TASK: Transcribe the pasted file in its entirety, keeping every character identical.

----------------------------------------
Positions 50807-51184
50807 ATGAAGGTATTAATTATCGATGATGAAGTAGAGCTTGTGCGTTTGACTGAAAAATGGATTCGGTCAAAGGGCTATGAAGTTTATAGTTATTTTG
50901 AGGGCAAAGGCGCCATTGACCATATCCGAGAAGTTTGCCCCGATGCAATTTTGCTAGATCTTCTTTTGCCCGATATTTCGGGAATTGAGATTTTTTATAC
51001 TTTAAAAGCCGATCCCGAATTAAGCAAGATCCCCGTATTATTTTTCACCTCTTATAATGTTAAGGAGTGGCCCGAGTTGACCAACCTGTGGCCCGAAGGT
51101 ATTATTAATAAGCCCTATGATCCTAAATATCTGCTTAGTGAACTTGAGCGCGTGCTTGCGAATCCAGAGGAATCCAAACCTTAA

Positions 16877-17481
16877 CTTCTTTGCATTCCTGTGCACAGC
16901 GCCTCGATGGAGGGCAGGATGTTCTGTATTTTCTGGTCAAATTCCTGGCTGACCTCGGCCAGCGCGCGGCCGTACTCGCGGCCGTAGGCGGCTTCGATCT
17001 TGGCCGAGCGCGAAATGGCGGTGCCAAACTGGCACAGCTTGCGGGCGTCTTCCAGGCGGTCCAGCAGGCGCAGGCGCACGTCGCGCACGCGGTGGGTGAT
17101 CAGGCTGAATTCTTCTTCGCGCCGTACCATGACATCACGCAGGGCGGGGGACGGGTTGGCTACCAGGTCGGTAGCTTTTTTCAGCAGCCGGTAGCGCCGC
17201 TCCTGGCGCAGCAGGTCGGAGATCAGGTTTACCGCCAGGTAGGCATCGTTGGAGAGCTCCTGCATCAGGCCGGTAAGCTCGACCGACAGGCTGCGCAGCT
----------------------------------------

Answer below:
Positions 50807-51184
50807 ATGAAGGTATTAATTATCGATGATGAAGTAGAGCTTGTGCGTTTGACTGAAAAATGGATTCGGTCAAAGGGCTATGAAGTTTATAGTTATTTTG
50901 AGGGCAAAGGCGCCATTGACCATATCCGAGAAGTTTGCCCCGATGCAATTTTGCTAGATCTTCTTTTGCCCGATATTTCGGGAATTGAGATTTTTTATAC
51001 TTTAAAAGCCGATCCCGAATTAAGCAAGATCCCCGTATTATTTTTCACCTCTTATAATGTTAAGGAGTGGCCCGAGTTGACCAACCTGTGGCCCGAAGGT
51101 ATTATTAATAAGCCCTATGATCCTAAATATCTGCTTAGTGAACTTGAGCGCGTGCTTGCGAATCCAGAGGAATCCAAACCTTAA

Positions 16877-17481
16877 CTTCTTTGCATTCCTGTGCACAGC
16901 GCCTCGATGGAGGGCAGGATGTTCTGTATTTTCTGGTCAAATTCCTGGCTGACCTCGGCCAGCGCGCGGCCGTACTCGCGGCCGTAGGCGGCTTCGATCT
17001 TGGCCGAGCGCGAAATGGCGGTGCCAAACTGGCACAGCTTGCGGGCGTCTTCCAGGCGGTCCAGCAGGCGCAGGCGCACGTCGCGCACGCGGTGGGTGAT
17101 CAGGCTGAATTCTTCTTCGCGCCGTACCATGACATCACGCAGGGCGGGGGACGGGTTGGCTACCAGGTCGGTAGCTTTTTTCAGCAGCCGGTAGCGCCGC
17201 TCCTGGCGCAGCAGGTCGGAGATCAGGTTTACCGCCAGGTAGGCATCGTTGGAGAGCTCCTGCATCAGGCCGGTAAGCTCGACCGACAGGCTGCGCAGCT